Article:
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Federal Reserve Likely to Increase Stimulus, Pimco’s Mather Says

Federal Reserve  Vice Chairman Janet Yellen
Janet Yellen, vice chairman of the U.S. Federal Reserve, said Oct. 21 that a third round of large-scale securities purchases might become warranted to boost an economy challenged by an unemployment rate of 9.1 percent and financial turmoil. Photographer: Joshua Roberts/Bloomberg

Oct. 24 (Bloomberg) -- The Federal Reserve is likely to increase monetary stimulus, including an expansion of its balance sheet, according to Pacific Investment Management Co., which oversees the world’s largest bond fund.

Growth in the U.S. will be constrained next year amid an “unprecedented amount” of fiscal contraction, Scott Mather, Pimco’s head of global portfolio management, said at a briefing today in Sydney. The Fed will start by changing its language before taking steps to bolster the economy including efforts to stabilize the housing market, he said.

“You’ll see the language change first and then probably some of these other things,” Mather said. “They’re not done. They’ve told us that there’s more that they’re thinking about, that they can and will do.”

Fed Vice Chairman Janet Yellen said Oct. 21 that a third round of large-scale securities purchases might become warranted to boost an economy challenged by an unemployment rate of 9.1 percent and financial turmoil.

Policy makers are struggling over how to improve public understanding of their actions, Philadelphia Fed President Charles Plosser told reporters on Oct. 12. The Fed could make it clearer how its policies hinge on inflation, inflation expectations and resource utilization, he said after a speech in Philadelphia.

Housing Support

As the U.S. economic outlook worsens, the Fed will probably expand its balance sheet by undertaking some of the steps it has hinted at previously, said Mather.

These may include “buying mortgages, trying to work with the fiscal authority and regulators to get mortgage finance costs down in the U.S. because they realize that would be very powerful in supporting the economy,” he said. “That’s where we sense there’s a higher degree of coordination now with the fiscal authorities, with the regulators.”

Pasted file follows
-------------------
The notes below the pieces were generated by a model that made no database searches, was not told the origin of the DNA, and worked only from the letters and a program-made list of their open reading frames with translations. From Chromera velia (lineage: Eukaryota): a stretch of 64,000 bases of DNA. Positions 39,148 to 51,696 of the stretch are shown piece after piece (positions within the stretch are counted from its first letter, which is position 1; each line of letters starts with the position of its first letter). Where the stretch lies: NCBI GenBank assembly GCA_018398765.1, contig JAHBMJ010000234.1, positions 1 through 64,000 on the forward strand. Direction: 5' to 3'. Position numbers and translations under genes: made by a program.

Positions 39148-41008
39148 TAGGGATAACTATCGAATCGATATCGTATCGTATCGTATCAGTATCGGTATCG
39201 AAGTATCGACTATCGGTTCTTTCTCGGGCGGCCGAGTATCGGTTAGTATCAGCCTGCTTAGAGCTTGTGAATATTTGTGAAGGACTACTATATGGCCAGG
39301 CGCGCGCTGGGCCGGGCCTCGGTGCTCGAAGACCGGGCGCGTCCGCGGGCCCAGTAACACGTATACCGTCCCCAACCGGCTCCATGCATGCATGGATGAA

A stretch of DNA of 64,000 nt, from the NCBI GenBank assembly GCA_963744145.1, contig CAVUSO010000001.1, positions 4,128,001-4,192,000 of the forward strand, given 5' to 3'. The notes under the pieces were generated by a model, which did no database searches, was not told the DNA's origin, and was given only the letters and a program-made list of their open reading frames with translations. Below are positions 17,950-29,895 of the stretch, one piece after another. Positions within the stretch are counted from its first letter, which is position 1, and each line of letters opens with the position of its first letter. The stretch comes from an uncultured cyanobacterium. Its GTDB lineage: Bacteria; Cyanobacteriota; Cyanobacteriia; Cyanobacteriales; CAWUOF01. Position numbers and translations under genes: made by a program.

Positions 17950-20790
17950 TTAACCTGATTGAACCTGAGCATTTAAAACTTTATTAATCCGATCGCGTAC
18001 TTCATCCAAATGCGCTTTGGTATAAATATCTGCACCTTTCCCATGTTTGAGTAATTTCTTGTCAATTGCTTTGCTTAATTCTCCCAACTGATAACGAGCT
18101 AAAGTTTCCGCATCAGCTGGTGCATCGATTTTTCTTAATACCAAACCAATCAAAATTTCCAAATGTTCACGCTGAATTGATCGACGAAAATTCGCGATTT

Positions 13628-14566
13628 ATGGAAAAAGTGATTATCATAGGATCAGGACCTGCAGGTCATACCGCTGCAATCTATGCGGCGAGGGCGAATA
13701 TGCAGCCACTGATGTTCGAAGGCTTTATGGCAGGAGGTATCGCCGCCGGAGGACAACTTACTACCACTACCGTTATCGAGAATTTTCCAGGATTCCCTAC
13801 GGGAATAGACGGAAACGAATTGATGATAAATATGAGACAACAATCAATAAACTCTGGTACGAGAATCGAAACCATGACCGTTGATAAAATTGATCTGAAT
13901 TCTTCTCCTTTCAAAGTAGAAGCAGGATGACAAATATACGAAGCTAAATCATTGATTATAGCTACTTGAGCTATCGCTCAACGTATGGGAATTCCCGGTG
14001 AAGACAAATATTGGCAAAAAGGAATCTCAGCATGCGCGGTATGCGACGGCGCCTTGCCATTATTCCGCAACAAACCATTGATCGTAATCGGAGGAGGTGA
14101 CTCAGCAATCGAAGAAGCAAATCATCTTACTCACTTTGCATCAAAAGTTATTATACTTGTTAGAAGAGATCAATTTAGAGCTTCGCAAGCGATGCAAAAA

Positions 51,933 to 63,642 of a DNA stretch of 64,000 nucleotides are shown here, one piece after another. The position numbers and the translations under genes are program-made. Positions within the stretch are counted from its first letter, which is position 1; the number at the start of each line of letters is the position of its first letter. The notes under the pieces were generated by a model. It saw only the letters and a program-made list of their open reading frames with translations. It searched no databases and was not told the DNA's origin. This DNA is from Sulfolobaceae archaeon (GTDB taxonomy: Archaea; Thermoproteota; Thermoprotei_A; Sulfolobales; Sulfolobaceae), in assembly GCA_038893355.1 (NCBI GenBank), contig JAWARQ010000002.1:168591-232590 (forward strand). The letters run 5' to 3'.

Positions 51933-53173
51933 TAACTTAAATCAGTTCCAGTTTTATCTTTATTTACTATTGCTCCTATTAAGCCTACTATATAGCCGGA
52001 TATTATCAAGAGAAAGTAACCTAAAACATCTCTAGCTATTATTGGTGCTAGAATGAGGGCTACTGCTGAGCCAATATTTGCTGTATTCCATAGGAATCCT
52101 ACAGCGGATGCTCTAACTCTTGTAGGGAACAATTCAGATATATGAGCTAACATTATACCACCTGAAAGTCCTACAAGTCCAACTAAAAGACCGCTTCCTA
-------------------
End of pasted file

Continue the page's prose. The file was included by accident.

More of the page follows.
Pimco founder Bill Gross boosted holdings of mortgage bonds to 38 percent of assets in his $242 billion Total Return Fund in September, from 32 percent the prior month, according to data on the Newport Beach, California-based company’s website.

Sales of existing homes dropped 3 percent in September to a 4.91 million annual rate, figures from the National Association of Realtors showed Oct. 20. The median price dropped 3.5 percent from a year ago and about one in five real-estate agents polled said contracts had been canceled, the group said.

Fed Governor Daniel Tarullo said Oct. 20 that the central bank should consider resuming large-scale purchases of mortgage bonds to boost growth.

The economy probably grew in the third quarter at the fastest pace this year, economists said before a report Oct. 27.

Fiscal Contraction

Gross domestic product, the value of all goods and services produced, rose at a 2.5 percent annual rate after advancing 1.3 percent in the previous three months, according to the median forecast of economists surveyed by Bloomberg News before the Commerce Department’s report.

Fiscal retrenchment could subtract 1.5 percentage points to 2 percentage points from growth in 2012, a drag that will make it difficult to reduce unemployment, economists at Bank of America Merrill Lynch, JPMorgan Chase & Co. and Deutsche Bank AG said earlier this year.

“What makes us most concerned about going into next year is that we have an unprecedented amount of fiscal contraction baked into the cake,” said Mather.

The low growth and low inflation environment will benefit U.S. Treasuries, he said.

To contact the reporters on this story: Candice Zachariahs in Sydney at Sarah McDonald in Sydney at

To contact the editors responsible for this story: Rocky Swift at Shelley Smith at

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